A Brief History Lesson
In 1928, 33 students from 18 states gathered in Kansas City, Mo.,
to form the Future Farmers of America.
The roots of FFA originate from a time when boys were losing interest and leaving the farm. Walter S. Newman, who in September 1925 became the Virginia State Supervisor of Agricultural Education, sought a solution to the problem with Edmund C. MaGill, Harry W. Sanders and Henry C. Groseclose, staff members of the Virginia Polytechnic Institute Agricultural Education Department.
Newman proposed forming an organization that offered farm boys “a greater opportunity for self-expression and for the development of leadership. In this way they will develop confidence in their own ability and pride in the fact that they are farm boys.” Groseclose immediately began work on a constitution and bylaws for the new organization, and J.O. Hoge later suggested a name: Future Farmers of Virginia.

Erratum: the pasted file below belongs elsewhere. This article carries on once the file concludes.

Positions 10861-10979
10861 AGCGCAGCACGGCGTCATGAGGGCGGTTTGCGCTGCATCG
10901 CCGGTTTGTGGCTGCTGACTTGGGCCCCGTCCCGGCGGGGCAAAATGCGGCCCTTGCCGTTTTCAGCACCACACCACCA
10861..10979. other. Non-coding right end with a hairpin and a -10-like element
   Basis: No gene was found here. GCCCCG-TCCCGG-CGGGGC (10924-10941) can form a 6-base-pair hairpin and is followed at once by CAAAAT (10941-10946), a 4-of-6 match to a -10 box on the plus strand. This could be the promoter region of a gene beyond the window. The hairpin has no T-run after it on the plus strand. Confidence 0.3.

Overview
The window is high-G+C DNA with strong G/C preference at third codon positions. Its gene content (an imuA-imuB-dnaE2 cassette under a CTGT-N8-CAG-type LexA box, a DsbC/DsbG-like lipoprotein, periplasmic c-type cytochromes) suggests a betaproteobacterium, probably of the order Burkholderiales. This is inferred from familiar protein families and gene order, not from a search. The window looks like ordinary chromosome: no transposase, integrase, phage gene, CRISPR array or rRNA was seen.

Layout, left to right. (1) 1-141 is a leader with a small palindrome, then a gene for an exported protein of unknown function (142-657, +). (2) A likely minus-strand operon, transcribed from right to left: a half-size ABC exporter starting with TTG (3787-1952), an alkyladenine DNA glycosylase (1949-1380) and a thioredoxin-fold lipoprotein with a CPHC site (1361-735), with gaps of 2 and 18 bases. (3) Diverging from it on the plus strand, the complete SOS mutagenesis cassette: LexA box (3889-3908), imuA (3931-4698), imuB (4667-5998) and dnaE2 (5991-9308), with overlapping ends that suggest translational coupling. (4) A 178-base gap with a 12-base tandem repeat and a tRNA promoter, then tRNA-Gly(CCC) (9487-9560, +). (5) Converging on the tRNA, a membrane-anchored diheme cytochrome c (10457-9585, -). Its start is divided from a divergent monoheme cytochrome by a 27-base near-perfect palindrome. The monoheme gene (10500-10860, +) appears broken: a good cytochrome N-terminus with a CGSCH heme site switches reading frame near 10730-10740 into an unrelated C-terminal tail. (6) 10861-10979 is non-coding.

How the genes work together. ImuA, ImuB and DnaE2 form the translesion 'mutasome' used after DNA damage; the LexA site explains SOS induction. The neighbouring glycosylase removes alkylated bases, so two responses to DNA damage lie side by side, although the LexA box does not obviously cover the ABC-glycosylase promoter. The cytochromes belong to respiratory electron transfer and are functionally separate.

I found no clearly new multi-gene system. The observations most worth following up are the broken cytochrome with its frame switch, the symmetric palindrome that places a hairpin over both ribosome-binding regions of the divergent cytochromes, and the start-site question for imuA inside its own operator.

The idea was presented during an annual vocational rally in the state in April 1926, where it was met positively. The Future Farmers of Virginia was born.
Two years later, the idea reached the national stage during the American Royal Livestock Show in Kansas City, Mo. That’s when 33 young students from those 18 states gathered at the Hotel Baltimore to establish the Future Farmers of America. The group elected Leslie Applegate of Freehold, N.J., as its first president and adopted the national emblem – a mark similar to that of the original Virginia emblem – during the new organization’s first convention.
In 1929, national blue and corn gold became the official colors of FFA. A year later, delegates adopted the official FFA Creed and by 1933 the familiar Official Dress of blue corduroy jackets was adopted after convention delegates were enthralled by the jackets won to Kansas City by members of the Fredericktown, Ohio, FFA chapter.